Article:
Africa should adopt digitisation, tax reforms to fund development: ECA

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Economic Commission for Africa
PHOTO/COURTESY: ECA

Africa must digitise its economies, broaden its tax base and prevent further deterioration of fiscal and debt positions if it is to achieve the United Nations 2030 Sustainable Development Goals (SDGs), a new economic report has revealed.

According to the report, a flagship publication of the United Nations Economic Commission for Africa (ECA), the revenues collected by African countries are not sufficient to meet countries’ development financing needs.

“African countries continue to search for policy mixes to help accelerate the achievement of the SDGs. However, for many countries, financing remains the biggest bottleneck with implementing capacity a close second,” Vera Songwe the ECA’s Executive Secretary stated at the launch of the report.

While analysing and highlighting both challenges and opportunities, the report also recommends comprehensive macroeconomic reforms aimed at building financial resilience, placing emphasis on the need for the continent to accelerate growth to double digits by 2030 and to boost investment from its current 25 per cent of GDP.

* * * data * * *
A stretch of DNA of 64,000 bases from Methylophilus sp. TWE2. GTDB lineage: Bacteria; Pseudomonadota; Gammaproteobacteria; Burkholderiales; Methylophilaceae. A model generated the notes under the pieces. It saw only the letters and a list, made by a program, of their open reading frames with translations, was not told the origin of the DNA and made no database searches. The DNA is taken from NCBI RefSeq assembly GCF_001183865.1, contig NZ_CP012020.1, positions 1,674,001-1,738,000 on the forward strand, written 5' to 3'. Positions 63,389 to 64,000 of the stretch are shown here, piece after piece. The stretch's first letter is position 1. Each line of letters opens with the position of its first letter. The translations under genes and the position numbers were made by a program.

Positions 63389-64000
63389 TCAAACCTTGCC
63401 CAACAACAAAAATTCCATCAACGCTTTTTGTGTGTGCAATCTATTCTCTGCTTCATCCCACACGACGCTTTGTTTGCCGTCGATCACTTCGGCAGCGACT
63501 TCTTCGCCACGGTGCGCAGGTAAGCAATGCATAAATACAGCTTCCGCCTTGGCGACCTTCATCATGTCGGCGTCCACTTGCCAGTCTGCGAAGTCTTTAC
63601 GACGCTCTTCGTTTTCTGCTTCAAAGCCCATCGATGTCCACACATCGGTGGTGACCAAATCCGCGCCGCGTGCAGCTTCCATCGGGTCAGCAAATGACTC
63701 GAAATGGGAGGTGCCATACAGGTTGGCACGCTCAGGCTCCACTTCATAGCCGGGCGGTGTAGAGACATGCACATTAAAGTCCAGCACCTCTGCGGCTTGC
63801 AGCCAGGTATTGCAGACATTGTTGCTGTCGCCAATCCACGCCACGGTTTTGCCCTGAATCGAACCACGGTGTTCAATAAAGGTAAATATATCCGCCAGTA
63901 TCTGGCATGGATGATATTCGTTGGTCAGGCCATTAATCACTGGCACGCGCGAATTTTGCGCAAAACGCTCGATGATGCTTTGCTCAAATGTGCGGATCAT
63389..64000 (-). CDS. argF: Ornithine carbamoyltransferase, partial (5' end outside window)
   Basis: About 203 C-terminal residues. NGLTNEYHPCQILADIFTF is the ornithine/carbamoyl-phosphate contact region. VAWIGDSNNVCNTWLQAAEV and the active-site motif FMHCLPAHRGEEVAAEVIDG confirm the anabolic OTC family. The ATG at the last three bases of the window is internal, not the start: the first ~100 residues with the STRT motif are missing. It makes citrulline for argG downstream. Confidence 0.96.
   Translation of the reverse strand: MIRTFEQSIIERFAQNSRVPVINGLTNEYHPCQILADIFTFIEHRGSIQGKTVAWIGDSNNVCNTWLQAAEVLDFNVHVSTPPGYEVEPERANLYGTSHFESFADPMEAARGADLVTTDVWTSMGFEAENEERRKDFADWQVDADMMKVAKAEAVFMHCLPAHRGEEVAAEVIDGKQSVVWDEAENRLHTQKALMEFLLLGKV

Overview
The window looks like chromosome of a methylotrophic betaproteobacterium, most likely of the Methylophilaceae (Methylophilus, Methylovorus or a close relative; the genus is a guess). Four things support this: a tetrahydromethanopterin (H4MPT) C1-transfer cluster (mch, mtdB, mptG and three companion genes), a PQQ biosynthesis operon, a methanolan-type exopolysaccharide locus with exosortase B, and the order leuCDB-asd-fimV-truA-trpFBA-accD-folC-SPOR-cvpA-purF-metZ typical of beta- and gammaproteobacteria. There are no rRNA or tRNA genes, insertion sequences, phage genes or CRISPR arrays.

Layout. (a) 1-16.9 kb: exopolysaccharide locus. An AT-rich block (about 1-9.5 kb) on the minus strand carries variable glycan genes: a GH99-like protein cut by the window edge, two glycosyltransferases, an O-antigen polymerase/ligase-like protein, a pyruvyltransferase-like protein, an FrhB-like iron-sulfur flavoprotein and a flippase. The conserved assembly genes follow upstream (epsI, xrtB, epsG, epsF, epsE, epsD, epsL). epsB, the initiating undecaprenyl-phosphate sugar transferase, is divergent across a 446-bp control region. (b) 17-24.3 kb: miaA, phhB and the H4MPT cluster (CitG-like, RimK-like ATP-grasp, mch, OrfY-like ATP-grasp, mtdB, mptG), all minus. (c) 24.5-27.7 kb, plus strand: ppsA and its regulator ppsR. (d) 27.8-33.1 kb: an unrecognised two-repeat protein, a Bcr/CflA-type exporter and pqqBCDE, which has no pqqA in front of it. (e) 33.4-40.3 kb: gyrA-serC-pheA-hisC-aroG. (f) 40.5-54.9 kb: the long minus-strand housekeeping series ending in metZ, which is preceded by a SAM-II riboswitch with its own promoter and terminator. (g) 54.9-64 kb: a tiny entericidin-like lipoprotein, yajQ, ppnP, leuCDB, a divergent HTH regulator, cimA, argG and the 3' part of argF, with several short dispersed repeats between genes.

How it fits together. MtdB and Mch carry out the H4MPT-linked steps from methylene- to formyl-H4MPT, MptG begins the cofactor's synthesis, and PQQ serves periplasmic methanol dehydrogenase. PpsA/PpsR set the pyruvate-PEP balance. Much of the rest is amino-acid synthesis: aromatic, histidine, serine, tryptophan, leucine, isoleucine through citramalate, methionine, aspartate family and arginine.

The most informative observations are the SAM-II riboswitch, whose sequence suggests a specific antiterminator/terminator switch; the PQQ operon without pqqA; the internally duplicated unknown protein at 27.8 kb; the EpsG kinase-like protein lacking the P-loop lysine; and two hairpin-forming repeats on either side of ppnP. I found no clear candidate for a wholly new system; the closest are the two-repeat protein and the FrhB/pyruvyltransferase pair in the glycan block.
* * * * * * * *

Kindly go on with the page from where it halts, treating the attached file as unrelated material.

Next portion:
The report similarly revealed that economic growth in Africa remained moderate at 3.2 per cent in 2018 due to solid global growth, a moderate increase in commodity prices and favourable domestic conditions.

In some of Africa’s largest economies—SA, Angola and Nigeria – the report reveals, growth trended upwards but remains vulnerable to shifts in commodity prices.

East Africa remains the fastest growing, at 6.1 per cent in 2017 and 6.2 per cent in 2018, while in West Africa, the economy expanded by 3.2 per cent in 2018, up from 2.4 per cent in 2017. Central, North and Southern Africa’s economies grew at a slower pace in 2018 compared to 2017.
 
On the issue of Africa’s debt burden, the report revealed that debt levels remained high as African countries increased their borrowing, to ease fiscal pressures most of which have been precipitated by the narrowing of revenue streams that has gone on since the commodity price shocks of 2014.

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